After more than three months since the first confirmed case of COVID-19 in the US, and due to the substantial economic and social impacts of the pandemic itself and the resulting lockdown policies, discussions regarding “re-opening the country” are omnipresent. The findings of this paper could be used as one of the many guidelines needed by policymakers to decide if and where (at the county level) lockdown policies should be relaxed.
5. Conclusions
In this study, we examined the applicability of multi-layer perceptron artificial neural networks in modeling cumulative incidence of COVID-19 at the county-level across the continental United States. Although the employed model indicated a reasonable but not large consistency with ground-truth on holdout samples, the prediction capability of the model requires a significant improvement possibly by incorporating new related variables or perhaps by employing di erent machine learning algorithms. However, with the obtained accuracy, (age-adjusted) mortality rates of ischemic heart disease, pancreatic cancer, leukemia, Hodgkin’s disease, mesothelioma, and cardiovascular disease together with two socioeconomic and environmental factors (median household income and total precipitation) could contribute with the disease incidence. Therefore, further studies of the factors and their associations with the disease may reveal useful information for monitoring COVID-19 outbreak.
Supplementary Materials: The following are available online at http://www.mdpi.com/1660-4601/17/12/4204/s1.
Author Contributions: Conceptualization, A.M. and B.V.; methodology, A.M.; software, A.M.; formal analysis, A.M.; writing—original draft preparation, A.M.; B.V.; K.M.R.; writing—review and editing, A.M.; B.V.; K.M.R. All authors have read and agreed to the published version of the manuscript.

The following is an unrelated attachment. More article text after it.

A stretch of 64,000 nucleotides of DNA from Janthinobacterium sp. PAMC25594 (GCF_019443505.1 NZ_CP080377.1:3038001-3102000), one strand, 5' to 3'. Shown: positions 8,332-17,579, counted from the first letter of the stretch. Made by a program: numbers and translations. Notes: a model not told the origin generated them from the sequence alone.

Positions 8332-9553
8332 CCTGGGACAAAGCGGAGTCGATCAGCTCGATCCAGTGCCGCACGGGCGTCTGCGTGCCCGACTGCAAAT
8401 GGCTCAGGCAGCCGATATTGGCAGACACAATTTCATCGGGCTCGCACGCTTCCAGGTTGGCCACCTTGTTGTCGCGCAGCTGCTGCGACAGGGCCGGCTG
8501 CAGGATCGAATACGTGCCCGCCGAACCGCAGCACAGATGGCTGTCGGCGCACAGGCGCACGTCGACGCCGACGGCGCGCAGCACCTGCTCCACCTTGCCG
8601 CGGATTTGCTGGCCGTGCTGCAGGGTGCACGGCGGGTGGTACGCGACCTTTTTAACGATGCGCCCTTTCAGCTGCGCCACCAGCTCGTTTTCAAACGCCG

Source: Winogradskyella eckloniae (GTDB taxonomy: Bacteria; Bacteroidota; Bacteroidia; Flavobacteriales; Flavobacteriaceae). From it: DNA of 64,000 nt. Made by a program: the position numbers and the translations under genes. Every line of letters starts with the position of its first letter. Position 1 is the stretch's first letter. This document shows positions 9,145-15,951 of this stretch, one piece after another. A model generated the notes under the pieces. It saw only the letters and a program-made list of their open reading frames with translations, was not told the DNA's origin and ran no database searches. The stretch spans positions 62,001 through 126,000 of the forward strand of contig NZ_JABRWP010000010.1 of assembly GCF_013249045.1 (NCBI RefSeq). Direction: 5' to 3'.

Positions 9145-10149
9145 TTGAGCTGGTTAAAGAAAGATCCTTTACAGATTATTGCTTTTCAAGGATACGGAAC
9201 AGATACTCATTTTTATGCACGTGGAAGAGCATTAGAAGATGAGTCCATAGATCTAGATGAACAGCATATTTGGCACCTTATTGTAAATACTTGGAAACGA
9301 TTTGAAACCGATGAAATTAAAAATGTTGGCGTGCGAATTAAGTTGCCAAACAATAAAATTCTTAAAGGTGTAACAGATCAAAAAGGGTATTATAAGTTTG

Funding: This research was partially supported by the Department of Public Health and Prevention Sciences, Baldwin Wallace University.
Acknowledgments: We would like to thank anonymous reviewers for taking the time and e ort to review the manuscript.
Conflicts of Interest: The authors declare no conflict of interest.
References


  1. Fauci, A.S.; Lane, H.C.; Redfield, R.R. Covid-19—Navigating the Uncharted. N. Engl. J. Med. 2020, 382, 1268–1269. [CrossRef]

  2. World Health Organization. WHO Timeline—COVID-19. Available online: https://www.who.int/news-room/detail/27-04-2020-who-timeline---covid-19 (accessed on 15 May 2020).

Int. J. Environ. Res. Public Health 2020, 17, 4204

11 of 13



  1. World Health Organization. WHO Coronavirus Disease (COVID-19) Dashboard. Available online: https: //covid19.who.int (accessed on 4 June 2020).

  2. National Institutes of Health. COVID-19, MERS & SARS. Available online: https://www.niaid.nih.gov/ diseases-conditions/covid-19 (accessed on 15 May 2020).

  3. International Monetary Fund (IMF). World Economic Outlook Chapter 1: The Great Lockdown. Available